12-03-2016  9:45 am      •     

John McCain gets so much fawning media coverage that it could fill a book. In fact, "Free Ride: John McCain and the Media," analyzes the largely uncritical coverage.

Consider the following:

• "A man of unshakable character, willing to stand up for his convictions. " (R.W. Apple, The New York Times)
• Mr. McCain is running as the blunt anti-politician who won't lie, who won't spin." (Alison Mitchell, The New York Times)
• "While most candidates talk up their chances, McCain engages in anti-spin." (Howard Kutz, The Washington Post)
• "He rises above the pack in admitting it's not all the other party's fault. He's eloquent, as only a prisoner of war can be." (David Nyhan, The Boston Globe)
• "There's something authentic about this man." (Mike Wallace, 60 Minutes)
• "Basically, just a cool dude." (Jake Tapper, Salon.com)

Hillary Clinton's protestations to the contrary, Obama's coverage does not begin to compare to the free ride the media gives John McCain.
David Brock and Paul Waldman, authors of the McCain book, peel the skin off of McCain's carefully cultivated media image, exposing a tempestuous, often mean-spirited man who benefits from his status of a former prisoner of war and unearned reputation as a maverick.
"Over his career, McCain has compiled a record that is far more complex than his media image," the authors write. "The fact of the matter is that John McCain is neither a moderate nor a maverick. McCain's voting record, his ideas, his values, and his rhetoric mark him as a stout conservative – a description that he himself adheres to."
Though not part of the book, the NAACP's Federal Legislative Report Card supports that conclusion. Of the 13 grading periods that McCain has been in the House or Senate, he received what amounts to grade of F for 11 annual sessions, discounting the two in which he ran for president. Of those 11 years, he received a score of 50 one time, 40 another and in the other nine instances, he scored 30 percent or less. In the two years he was campaigning for president – 2000 and 2008 – McCain received an Incomplete, but was well on his way to earning an F.
That's hardly the record of a moderate.
Nor does the record support his reputation as a maverick. According to Congressional Quarterly, McCain voted with Republicans 84.3 percent in the last session of Congress.
McCain's trump card is his image of a war hero. According to the book, he told one interviewer, "One of the things I've never tried to do is exploit my Vietnam service to my country because it would be totally inappropriate to do so."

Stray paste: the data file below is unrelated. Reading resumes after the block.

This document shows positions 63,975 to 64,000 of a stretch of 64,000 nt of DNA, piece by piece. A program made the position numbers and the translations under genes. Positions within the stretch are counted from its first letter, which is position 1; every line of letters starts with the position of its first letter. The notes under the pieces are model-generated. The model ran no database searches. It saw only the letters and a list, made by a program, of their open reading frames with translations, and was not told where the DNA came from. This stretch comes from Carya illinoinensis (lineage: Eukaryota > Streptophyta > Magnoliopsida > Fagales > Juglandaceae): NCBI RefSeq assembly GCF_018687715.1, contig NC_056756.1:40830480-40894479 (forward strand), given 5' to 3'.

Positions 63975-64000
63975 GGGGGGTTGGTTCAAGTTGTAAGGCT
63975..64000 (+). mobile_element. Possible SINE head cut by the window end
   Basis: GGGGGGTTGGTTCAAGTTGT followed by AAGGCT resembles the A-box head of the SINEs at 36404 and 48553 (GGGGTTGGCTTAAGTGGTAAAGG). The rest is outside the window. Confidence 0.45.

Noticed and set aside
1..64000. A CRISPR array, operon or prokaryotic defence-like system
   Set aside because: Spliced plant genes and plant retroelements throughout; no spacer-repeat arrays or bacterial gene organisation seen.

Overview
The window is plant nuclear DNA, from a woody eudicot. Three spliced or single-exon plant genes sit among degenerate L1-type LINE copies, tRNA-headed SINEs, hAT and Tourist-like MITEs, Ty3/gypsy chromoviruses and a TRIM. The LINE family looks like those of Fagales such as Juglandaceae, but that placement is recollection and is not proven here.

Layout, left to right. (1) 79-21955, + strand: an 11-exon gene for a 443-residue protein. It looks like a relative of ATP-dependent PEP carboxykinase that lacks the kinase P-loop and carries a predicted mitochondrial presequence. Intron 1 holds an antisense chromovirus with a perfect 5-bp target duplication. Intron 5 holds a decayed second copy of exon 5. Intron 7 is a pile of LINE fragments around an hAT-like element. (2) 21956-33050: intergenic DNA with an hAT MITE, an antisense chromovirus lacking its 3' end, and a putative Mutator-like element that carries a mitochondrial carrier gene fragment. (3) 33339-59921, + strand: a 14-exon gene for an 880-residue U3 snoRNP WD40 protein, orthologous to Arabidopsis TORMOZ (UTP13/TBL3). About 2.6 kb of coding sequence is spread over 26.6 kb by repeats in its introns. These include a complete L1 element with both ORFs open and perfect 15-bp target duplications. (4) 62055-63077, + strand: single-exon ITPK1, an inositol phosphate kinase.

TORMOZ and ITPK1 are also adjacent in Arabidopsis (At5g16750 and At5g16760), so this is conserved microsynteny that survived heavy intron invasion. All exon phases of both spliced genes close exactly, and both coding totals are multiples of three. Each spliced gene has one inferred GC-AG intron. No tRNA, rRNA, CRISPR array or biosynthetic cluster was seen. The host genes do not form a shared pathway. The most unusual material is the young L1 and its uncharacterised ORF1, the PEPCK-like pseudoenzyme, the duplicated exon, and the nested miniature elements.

Yet, McCain's Web site features a moving video about his POW years. And when carpetbagging charges were raised against McCain in Phoenix, he responded: "Listen, pal. I spent 22 years in the Navy. My father was in the Navy. My grandfather was in the Navy. We in the military service tend to move a lot. We have to live in all parts of the country, all parts of the world. I wish I could have the luxury, like you, of growing up and living and spending my entire life in a nice place like the First District of Arizona, but I was doing other things."
Then he added this zinger: "As a matter of fact, when I think about it now, the place I lived the longest in my life was Hanoi."
He used similar lines with journalists, saying to the late Tim Russert of Meet the Press, "I hadn't had so much fun since my last interrogation in Hanoi."
Because many reporters are mesmerized by McCain, they are reluctant to point out that he was tied to one of the largest financial scandals in history. McCain was among the senators known as the Keating 5. Charles Keating Jr. was a wealthy Phoenix developer who ran the Lincoln Savings and Loan. After the S&L collapsed, it cost $2.6 billion in taxpayer's funds. McCain and the four others had talked with federal regulators in an effort to get them to go easy on Keatings' S&L.
The book chronicles McCain's famous temper outbursts.
Kathy Dubs, a Republican member of the Phoenix City Council, recalled one 1993 incident with McCain. After questioning McCain's motives for supporting a proposed airport between Phoenix and Tucson, she recalled, "He slammed his fist to the table and stood up and said this meeting is over. Then he pointed his finger at me and started calling me names. His staff was pulling him back, trying to get him to sit down."
Even though he has been dubbed, "Senator Hot Head," reporters still try to put his conduct in a favorable light.
"In other words, McCain isn't angry: he's passionate," the authors said, summarizing the media's attitude toward McCain. "When he blows his lid, it's only because he's standing up for his principles."
Even John McCain can't get mad at that kind of coverage.

George E. Curry, former editor-in-chief of Emerge magazine and the NNPA News Service, is a keynote speaker, moderator, and media coach.

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